By Ann Saphir
(Reuters) -Austan Goolsbee, a former economic advisor to the Obama White House, will take over as the president of the Federal Reserve Bank of Chicago when its current chief Charles Evans exits in January under the central bank's age-based mandatory retirement rules.
Goolsbee, 53, chaired the Council of Economic Advisors under Democratic President Barack Obama.
A University of Chicago Booth School of Business economist, he helped develop an index of online inflation, and in his new role will vote on the Fed's interest-rate-setting panel next year as the central bank continues to wage its toughest battle with inflation in 40 years.
In recent months Goolsbee has been among economists warning that aggressive Fed action could trigger a downturn, particularly when supply constraints are such a big factor behind inflation pressures.
Raising interest rates in big chunks is appropriate if high inflation is being driven by too much demand, "but not if you think, 'hey wait a minute, the Fed can't pump oil and the Fed can't get rid of long COVID and make those people come back to work, all it can do is generate a stagflation," he said in an interview in October.
"The Fed is raising rates as fast really as it has ever raised them, so the chance of recession is pretty good."
At the same time, Goolsbee has said he believes the Fed will in fact continue to increase interest rates, telling Bloomberg Radio in late October that a 5% policy rate "kind of makes sense to me" to get inflation, and inflation expectations, under control.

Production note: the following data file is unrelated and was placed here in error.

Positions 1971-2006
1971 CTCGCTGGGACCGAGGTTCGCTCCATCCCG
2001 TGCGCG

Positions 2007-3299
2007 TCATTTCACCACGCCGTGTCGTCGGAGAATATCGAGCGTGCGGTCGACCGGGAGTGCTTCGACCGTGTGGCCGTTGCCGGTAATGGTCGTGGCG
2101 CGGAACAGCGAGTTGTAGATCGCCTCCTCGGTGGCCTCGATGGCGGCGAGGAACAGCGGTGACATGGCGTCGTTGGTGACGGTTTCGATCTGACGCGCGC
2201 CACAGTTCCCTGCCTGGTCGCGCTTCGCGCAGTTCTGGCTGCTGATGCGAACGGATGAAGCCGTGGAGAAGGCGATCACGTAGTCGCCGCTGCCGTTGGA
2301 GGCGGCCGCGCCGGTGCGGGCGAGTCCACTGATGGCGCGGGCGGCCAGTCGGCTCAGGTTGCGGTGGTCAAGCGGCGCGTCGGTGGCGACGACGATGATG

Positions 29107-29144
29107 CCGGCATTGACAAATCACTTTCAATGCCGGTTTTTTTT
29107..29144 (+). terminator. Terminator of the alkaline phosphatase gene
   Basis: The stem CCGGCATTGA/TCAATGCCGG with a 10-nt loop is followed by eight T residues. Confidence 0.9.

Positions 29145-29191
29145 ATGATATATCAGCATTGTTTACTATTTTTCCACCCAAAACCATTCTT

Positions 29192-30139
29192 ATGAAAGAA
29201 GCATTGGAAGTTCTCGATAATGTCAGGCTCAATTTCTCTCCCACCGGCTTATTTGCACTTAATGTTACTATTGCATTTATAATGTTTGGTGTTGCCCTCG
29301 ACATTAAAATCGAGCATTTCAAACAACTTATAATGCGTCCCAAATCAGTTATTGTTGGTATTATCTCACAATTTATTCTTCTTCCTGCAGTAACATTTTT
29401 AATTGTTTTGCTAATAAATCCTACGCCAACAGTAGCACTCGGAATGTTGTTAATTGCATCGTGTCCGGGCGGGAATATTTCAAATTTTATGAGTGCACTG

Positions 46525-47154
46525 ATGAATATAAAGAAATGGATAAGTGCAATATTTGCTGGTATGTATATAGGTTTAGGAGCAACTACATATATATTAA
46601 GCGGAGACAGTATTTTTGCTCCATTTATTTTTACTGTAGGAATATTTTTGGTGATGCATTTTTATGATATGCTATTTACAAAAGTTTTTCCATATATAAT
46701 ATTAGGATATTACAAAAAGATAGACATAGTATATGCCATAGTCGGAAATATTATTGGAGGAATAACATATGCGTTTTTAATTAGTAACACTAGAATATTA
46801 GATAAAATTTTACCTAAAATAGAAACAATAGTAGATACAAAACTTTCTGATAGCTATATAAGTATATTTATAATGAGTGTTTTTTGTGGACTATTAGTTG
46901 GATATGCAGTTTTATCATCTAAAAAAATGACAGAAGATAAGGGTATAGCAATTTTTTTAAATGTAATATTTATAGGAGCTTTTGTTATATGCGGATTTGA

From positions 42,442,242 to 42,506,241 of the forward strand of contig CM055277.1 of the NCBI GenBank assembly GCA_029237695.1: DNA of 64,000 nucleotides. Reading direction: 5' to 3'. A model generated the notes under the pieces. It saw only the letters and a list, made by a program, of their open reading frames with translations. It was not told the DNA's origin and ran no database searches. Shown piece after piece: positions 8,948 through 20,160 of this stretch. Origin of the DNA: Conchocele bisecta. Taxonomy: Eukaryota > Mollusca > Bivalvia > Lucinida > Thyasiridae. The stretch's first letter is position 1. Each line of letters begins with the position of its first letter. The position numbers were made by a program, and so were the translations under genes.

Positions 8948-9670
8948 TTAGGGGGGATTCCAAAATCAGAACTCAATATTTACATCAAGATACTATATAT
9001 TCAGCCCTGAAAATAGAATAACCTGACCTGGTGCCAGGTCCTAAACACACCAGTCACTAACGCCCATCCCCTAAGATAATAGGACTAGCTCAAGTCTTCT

THE TENTH MAN
Goolsbee was selected after an "expansive national search process" that identified a diverse group of candidates from a range of backgrounds, and is himself an "outspoken supporter of expanding diversity in the economics profession," the bank said in a statement.
The pick of a white male for the job - the tenth in the Chicago Fed's history - drew criticism from Democratic Senator Bob Menendez, who has pushed for more diversity among Fed policymakers and called the decision a "slap in the face" to Latinos.
“It is truly unacceptable that the Federal Reserve System continues to have an opaque, antiquated leadership selection process that lacks transparency and disadvantages diverse candidates," he said.
Fed policymakers have become much more diverse in recent years, including two Black economists nominated by U.S. President Joe Biden who joined the Washington-based Fed Board earlier this year. Five of the 12 regional Fed banks are currently run by women, including two hired this year.
In his new role Goolsbee will be CEO of the Chicago Fed, a quasi-public institution owned by member banks and overseen by a board of directors picked by the banks and by the Fed Board of Governors.
He will also help set monetary policy as one of 19 Fed policymakers - 12 regional bank presidents and seven Fed governors - combing through data like the monthly jobs report to be released Friday to help gauge the state of the economy and guide decisions on the appropriate setting of interest rates.
Goolsbee is a prolific poster on Twitter, sharing everything from heartfelt personal commentary to hardnosed economic observations.
On Thursday he shared news of his new job with the comment: "a bit of a personal take on the forthcoming jobs numbers."
In 2021 Chicago Fed paid Evans $464,000.
(Reporting by Ann Saphir with reporting by Michael S. Derby and Howard Schneider; Editing by Diane Craft and Andrea Ricci)